Shipowners have begun ordering ships that are set up, at least theoretically, to be easier to move to burning ammonia at some point in the future.

But with so little clarity about which alternative fuels will work best — or when they or the engines to burn them will be readily available — what exactly are they getting?

Last month, tanker owner Euronav said it is working with shipbuilder Hyundai Samho Heavy Industries on a design to make recently ordered LNG-ready VLCCs also prepared for ammonia as a fuel.

It selected a design for two 300,000-dwt ships that chief executive Hugo De Stoop said would have deck areas marked out for strengthening to take future potential bunker tanks for either fuel and pathways mapped out for a gas supply system, which would require double walling for ammonia.

It does not sound like huge progress.

But in recent weeks, Bureau Veritas has drawn up an ammonia-prepared notation to certify that newbuildings are designed and built to be converted to use the low-carbon fuel.

The French class society says its notation targets the spaces and structural components that will accommodate future ammonia fuel tanks, fuel-handling equipment and ammonia vapour treatment installations.

The notation, developed in collaboration with ship operators, equipment makers, designers and shipbuilders, also covers specific requirements for converting engines and boilers to ammonia.

This year, Greek owner Avin International ordered an ammonia-ready suezmax tanker due to be delivered by China’s New Times Shipbuilding in 2022. It will be “the first ammonia-fuel ready vessel in the world”, US class society ABS claims.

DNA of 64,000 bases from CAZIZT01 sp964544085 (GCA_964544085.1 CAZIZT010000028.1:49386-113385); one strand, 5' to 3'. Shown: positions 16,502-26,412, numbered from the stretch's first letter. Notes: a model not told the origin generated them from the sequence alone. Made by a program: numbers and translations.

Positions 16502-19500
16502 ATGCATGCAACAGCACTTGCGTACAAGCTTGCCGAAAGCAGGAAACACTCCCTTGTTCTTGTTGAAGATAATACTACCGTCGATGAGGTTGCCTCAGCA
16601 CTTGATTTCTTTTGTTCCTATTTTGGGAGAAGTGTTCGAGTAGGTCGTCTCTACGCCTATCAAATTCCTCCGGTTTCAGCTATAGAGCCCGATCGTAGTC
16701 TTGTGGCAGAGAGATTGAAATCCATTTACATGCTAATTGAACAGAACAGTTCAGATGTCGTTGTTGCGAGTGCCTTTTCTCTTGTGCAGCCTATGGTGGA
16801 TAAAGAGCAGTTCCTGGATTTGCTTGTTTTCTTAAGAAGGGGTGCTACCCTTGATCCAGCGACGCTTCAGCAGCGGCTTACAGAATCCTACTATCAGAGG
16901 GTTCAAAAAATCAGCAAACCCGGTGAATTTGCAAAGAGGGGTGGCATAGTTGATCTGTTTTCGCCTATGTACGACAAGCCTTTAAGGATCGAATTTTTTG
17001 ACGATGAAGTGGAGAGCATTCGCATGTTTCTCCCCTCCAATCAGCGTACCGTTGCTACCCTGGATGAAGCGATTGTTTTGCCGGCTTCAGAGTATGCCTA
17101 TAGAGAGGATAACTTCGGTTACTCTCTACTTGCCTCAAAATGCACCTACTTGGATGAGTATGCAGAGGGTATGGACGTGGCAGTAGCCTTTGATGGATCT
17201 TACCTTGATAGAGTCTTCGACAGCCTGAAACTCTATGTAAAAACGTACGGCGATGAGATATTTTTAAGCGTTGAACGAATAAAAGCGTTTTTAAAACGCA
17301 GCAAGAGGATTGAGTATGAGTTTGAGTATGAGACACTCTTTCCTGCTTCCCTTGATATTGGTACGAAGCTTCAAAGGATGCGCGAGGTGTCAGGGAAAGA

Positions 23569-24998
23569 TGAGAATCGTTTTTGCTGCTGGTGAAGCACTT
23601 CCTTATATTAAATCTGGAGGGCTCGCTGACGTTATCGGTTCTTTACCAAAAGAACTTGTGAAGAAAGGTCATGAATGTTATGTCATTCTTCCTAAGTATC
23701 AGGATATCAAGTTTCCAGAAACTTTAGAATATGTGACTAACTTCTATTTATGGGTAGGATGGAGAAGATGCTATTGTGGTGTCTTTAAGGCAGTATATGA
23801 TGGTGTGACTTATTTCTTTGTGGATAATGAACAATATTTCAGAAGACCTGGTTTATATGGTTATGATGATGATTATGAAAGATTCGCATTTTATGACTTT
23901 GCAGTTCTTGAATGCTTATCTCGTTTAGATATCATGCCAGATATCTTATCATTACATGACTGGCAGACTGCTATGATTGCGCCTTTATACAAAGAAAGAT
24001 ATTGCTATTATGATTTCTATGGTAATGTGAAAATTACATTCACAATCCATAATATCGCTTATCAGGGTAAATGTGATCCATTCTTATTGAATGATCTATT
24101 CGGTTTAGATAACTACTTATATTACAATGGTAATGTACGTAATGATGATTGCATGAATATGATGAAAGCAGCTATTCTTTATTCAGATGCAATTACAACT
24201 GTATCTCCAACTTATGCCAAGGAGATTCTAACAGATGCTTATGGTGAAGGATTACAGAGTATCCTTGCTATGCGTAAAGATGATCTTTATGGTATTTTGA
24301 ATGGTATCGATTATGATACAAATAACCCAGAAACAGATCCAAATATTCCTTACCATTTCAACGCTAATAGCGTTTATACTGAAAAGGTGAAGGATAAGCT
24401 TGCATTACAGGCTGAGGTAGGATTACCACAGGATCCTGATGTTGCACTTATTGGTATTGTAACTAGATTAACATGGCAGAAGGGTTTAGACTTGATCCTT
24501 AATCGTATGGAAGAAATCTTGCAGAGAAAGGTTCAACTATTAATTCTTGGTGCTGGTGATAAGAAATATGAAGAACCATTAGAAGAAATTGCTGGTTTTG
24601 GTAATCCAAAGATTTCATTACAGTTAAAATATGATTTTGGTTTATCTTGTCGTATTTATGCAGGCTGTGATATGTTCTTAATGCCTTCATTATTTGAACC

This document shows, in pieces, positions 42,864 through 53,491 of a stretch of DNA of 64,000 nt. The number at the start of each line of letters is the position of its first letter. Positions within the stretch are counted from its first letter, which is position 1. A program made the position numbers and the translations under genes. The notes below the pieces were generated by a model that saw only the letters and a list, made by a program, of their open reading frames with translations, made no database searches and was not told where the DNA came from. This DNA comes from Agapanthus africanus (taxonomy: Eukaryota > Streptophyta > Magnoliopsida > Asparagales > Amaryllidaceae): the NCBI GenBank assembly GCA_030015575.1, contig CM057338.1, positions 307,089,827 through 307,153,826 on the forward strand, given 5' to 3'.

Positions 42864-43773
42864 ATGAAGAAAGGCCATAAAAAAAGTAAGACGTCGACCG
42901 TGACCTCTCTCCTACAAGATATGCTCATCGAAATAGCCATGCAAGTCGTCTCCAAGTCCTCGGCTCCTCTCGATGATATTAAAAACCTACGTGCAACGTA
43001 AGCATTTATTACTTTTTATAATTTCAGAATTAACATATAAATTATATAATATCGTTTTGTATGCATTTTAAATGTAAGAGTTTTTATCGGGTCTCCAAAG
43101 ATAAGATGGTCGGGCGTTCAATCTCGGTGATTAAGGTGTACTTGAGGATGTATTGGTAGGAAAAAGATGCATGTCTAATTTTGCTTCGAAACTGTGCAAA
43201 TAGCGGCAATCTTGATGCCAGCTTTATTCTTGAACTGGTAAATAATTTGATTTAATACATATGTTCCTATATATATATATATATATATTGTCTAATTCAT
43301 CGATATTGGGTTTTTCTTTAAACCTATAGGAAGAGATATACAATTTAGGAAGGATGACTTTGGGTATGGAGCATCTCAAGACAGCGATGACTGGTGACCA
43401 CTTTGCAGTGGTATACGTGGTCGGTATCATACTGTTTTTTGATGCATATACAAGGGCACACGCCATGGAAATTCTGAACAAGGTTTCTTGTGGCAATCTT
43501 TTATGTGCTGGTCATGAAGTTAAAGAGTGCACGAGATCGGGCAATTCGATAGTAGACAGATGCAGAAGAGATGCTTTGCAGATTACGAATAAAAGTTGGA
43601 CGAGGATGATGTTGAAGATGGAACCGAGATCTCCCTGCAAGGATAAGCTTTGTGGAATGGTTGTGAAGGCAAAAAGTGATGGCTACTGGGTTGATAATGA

The first of three such ships designed to run on conventional fuels, it will comply with the ABS ammonia-ready level-one requirements.

Requirements for gas and low-flashpoint fuels such as ammonia state that tanks need to be designed for temperature and/or pressure control if ammonia is stored in a refrigerated condition. This is because it evaporates and generates boil-off gas due to heat gain, which increases pressure in tanks.

As ammonia has a lower energy density than fuel oil, changes in vessel arrangement are probably needed for larger ammonia tank and containment systems, ABS adds.

Deluge systems, personal protective equipment, independent ventilation for ammonia spaces, emergency extraction ventilation and closed fuel systems may also be required.

Engine maker Wartsila warns that nickel and copper found in seals, gaskets, valves and electrical components would corrode quickly once exposed to ammonia, as would most elastomers.

Houlder’s newbuild and vessel conversion director, Jonathan Strachan, says ammonia engines have greater obstacles to overcome than for methanol. Ammonia slip can result in unreacted fuel emitting the greenhouse gas nitrous oxide, he says. Catalytic reduction at the exhaust point is needed.

And ferry and cruise operators are unlikely to want to burn a fuel that requires passengers to use breathing apparatus in an emergency.

There is still much to do to make ships ammonia-ready.